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Ive been using the scatterplot command from the Car package to create a plot of my data and I am trying to refine the image for publication. Thus it needs to be in black and white which means I need to change the colored lines to a solid and dashed line. I thought that lty would be the proper command to do this. Within the help of scatterplot, it has a function called by.groups and I think that this is somehow interfering with the lty = c(1,2) or lty = 1:2 idea that I used with the legend part of the code. I don't know how to do this in ggplot so suggestions there would be appreciated if people are so inclined.

here's some example data:

structure(list(ID = structure(c(1L, 1L, 1L, 1L, 1L, 32L, 33L, 
33L, 34L, 34L, 34L), .Label = c("F07001", "F07002", "F07003", 
"F07004", "F07005", "F07006", "F07008", "F07009", "F07010", "F07011", 
"F07014", "F07015", "F07017", "F07018", "F07019", "F07020", "F07021", 
"F07022", "F07023", "F07024", "F10001", "F10004", "F10008", "F10009", 
"F10010", "F10012", "F10013", "F98015", "M07007", "M07012", "M07013", 
"M07016", "M10007", "M10011", "M10015"), class = "factor"), Season = structure(c(1L, 
1L, 1L, 2L, 2L, 2L, 1L, 1L, 1L, 1L, 2L), .Label = c("SUM", "WIN"
), class = "factor"), Time = structure(c(1L, 2L, 1L, 2L, 1L, 
2L, 1L, 2L, 1L, 2L, 1L), .Label = c("day", "night"), class = "factor"), 
    Repro = structure(c(2L, 2L, 2L, 2L, 2L, 3L, 3L, 3L, 3L, 3L, 
    3L), .Label = c("f", "fc", "m"), class = "factor"), Comp1 = c(-0.524557195, 
    -0.794214153, -0.408247216, -0.621285004, -0.238828585, 0.976634392, 
    -0.202405922, -0.633821539, -0.306163898, -0.302261589, 1.218779672
    ), ln1wr = c(0.833126490613386, 0.824526258616325, 0.990730077688989, 
    0.981816265754353, 0.933462450382474, 1.446048015519, 1.13253050687157, 
    1.1349442179155, 1.14965388471562, 1.14879830358128, 1.14055365645628
    )), .Names = c("ID", "Season", "Time", "Repro", "Comp1", 
"ln1wr"), row.names = c(1L, 2L, 3L, 4L, 5L, 220L, 221L, 222L, 
223L, 224L, 225L), class = "data.frame")

This is the code Ive written thus far:

par(bty="l",las=1)
scatterplot(Comp1~ln1wr|Season, moose,
            xlab = "Wolf risk", ylab = "Principal component 1",
            labels= row.names(moose),
            by.groups=TRUE, smooth=FALSE, boxplots=FALSE,
            grid=FALSE, lty = 1:2,
            legend.plot=FALSE)
legend("bottomright", title="Season",
       legend=levels(moose$Season), bty="n",
       pch=1:2, col=1:2, lty=c(1,2))
share|improve this question
    
I've looked into the scatterplot code and I'm fairly sure you can't get what you want without either (1) hacking the code (although it's a very minor hack or (2) moving to ggplot. Will post an answer later if I get a chance/someone else doesn't beat me to it. –  Ben Bolker Jan 10 '13 at 14:31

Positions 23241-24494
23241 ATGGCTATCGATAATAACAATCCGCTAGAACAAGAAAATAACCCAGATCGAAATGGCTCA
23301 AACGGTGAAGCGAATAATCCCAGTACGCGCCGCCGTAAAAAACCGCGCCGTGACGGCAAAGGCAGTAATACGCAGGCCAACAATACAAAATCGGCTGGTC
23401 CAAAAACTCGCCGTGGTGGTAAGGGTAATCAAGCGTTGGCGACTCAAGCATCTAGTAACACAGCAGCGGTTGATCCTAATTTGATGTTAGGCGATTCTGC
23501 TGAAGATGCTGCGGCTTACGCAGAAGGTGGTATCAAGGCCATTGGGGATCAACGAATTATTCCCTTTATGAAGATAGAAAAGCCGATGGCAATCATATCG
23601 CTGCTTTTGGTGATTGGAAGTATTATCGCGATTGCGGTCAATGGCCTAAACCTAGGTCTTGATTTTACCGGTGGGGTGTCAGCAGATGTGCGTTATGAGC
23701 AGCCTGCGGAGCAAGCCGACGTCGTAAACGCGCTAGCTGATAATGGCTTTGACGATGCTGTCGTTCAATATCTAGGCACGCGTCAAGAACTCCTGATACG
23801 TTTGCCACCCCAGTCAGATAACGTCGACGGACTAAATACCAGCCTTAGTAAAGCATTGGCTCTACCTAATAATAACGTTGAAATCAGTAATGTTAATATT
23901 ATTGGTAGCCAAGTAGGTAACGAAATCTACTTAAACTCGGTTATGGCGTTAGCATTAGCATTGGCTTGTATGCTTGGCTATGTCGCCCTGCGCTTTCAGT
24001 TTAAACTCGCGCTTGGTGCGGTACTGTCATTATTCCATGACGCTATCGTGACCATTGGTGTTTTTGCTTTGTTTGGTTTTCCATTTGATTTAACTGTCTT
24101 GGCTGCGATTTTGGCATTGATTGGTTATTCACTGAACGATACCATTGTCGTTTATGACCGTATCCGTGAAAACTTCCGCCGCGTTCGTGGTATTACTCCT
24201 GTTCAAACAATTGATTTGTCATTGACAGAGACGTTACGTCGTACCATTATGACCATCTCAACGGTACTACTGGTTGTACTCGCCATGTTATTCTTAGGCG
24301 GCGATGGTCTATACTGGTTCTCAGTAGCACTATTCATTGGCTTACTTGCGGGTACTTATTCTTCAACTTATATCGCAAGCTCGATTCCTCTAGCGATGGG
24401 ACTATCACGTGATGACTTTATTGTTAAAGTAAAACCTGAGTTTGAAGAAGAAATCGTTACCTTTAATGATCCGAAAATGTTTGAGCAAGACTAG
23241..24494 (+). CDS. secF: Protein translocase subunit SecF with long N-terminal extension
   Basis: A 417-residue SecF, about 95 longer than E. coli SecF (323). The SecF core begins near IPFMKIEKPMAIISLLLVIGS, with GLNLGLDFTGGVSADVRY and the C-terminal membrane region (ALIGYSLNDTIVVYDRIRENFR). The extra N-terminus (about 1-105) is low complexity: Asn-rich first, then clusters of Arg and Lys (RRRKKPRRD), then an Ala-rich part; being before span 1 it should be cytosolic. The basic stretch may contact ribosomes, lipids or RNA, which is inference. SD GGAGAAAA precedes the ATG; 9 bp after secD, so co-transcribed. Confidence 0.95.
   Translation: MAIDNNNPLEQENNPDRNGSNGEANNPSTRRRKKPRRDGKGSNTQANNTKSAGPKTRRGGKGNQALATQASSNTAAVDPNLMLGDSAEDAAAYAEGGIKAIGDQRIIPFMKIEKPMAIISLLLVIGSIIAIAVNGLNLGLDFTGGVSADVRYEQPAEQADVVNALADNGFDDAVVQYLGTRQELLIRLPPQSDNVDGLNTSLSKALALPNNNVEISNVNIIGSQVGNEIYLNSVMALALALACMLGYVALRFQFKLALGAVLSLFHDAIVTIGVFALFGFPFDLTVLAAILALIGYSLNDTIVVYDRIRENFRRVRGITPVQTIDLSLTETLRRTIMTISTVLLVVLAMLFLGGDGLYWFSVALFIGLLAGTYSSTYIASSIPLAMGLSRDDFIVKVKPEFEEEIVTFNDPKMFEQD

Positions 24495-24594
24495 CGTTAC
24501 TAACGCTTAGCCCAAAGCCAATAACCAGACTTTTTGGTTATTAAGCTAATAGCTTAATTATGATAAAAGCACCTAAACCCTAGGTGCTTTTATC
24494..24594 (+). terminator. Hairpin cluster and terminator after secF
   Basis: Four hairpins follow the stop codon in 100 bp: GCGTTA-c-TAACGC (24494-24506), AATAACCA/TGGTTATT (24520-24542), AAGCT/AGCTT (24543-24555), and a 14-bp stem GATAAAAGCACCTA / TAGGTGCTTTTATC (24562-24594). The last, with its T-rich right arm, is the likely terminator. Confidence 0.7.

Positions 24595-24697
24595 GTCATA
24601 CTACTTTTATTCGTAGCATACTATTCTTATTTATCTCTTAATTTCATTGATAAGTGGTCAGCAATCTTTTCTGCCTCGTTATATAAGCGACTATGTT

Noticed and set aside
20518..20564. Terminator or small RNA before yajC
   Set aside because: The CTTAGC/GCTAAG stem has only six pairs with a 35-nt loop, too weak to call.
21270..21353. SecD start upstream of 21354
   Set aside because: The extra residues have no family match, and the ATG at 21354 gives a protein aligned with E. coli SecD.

2 Answers 2

up vote 3 down vote accepted

Here is something in lattice:

 xyplot(Comp1~ln1wr, 
        data=moose,
        groups=Season,
        xlab = "Wolf risk", ylab = "Principal component 1",
        par.settings=list(superpose.symbol=list(pch=1:2, col=1),
                          superpose.line=list(lty=1:2, col=1)),
        panel = function(x, y, ...) {
          panel.superpose(x, y, ...,
                          panel.groups = function(x,y, col, col.symbol, lty, ...) {
                            panel.xyplot(x, y, col=col.symbol, ...)
                            panel.abline(lm(y~x), col.line=col.symbol, lty=lty)
                          }
          )
        },
        auto.key=list(title='Season', space='inside', 
                      #text=c('Summer', 'Winter'),
                      lines=TRUE)
 )

enter image description here

share|improve this answer

Sorry @BenBolker, I started to work on this before seeing your comment:

Yes, it looks like hacking the scatterplot.default function would be a way to solve this.

Since it's a non-exported function, this is a bit tricky, but here 'tis

# Get function and create copy to edit:
mySP <- car:::scatterplot.default

# Change part of function that plots lines to index lty by i
body(mySP)[[34]][[4]][[4]][[3]][[3]][[3]] <- 
  quote(reg(reg.line, .x[subs], .y[subs], lty = lty[i], lwd = lwd, log.x = logged("x"), 
    log.y = logged("y"), col = col[i]))

# Assign altered function back to package namespace
assignInNamespace("scatterplot.default", mySP, "car")

Now your code should yield one solid and one dashed line.

share|improve this answer
    
don't apologize -- you saved me the trouble! It would be worth contacting the maintainer (John Fox) about this, as it's a trivial fix in the code ... –  Ben Bolker Jan 10 '13 at 15:22
1  
@BenBolker I did contact John Fox and this is what he said: "you can't do it with scatterplot(), at least without modifying the program. In particular, although when plotting by groups you can change the symbols and colours for the groups, you cannot change the line types. Setting lty (as explained in ?scatterplot) controls the line type for the LS lines. Use plot() to get the graph that you want. You'll have more control over the various aspects of the graph. Alternatively, you could distinguish the groups by using, say, black and gray." –  Kerry Jan 11 '13 at 11:38
    
@BenBarnes Thanks! I think I might try learning lattice or ggplot instead of hacking into the code. That kind of knowledge is so far beyond my skills to be able to replicate and even know when I would need to do that in the future! –  Kerry Jan 11 '13 at 12:06
    
@Kerry, learning lattice and/or ggplot2 is definitely a good idea, and not just for this issue! They are both excellent graphics packages. And thanks for contacting John Fox. –  BenBarnes Jan 11 '13 at 13:28

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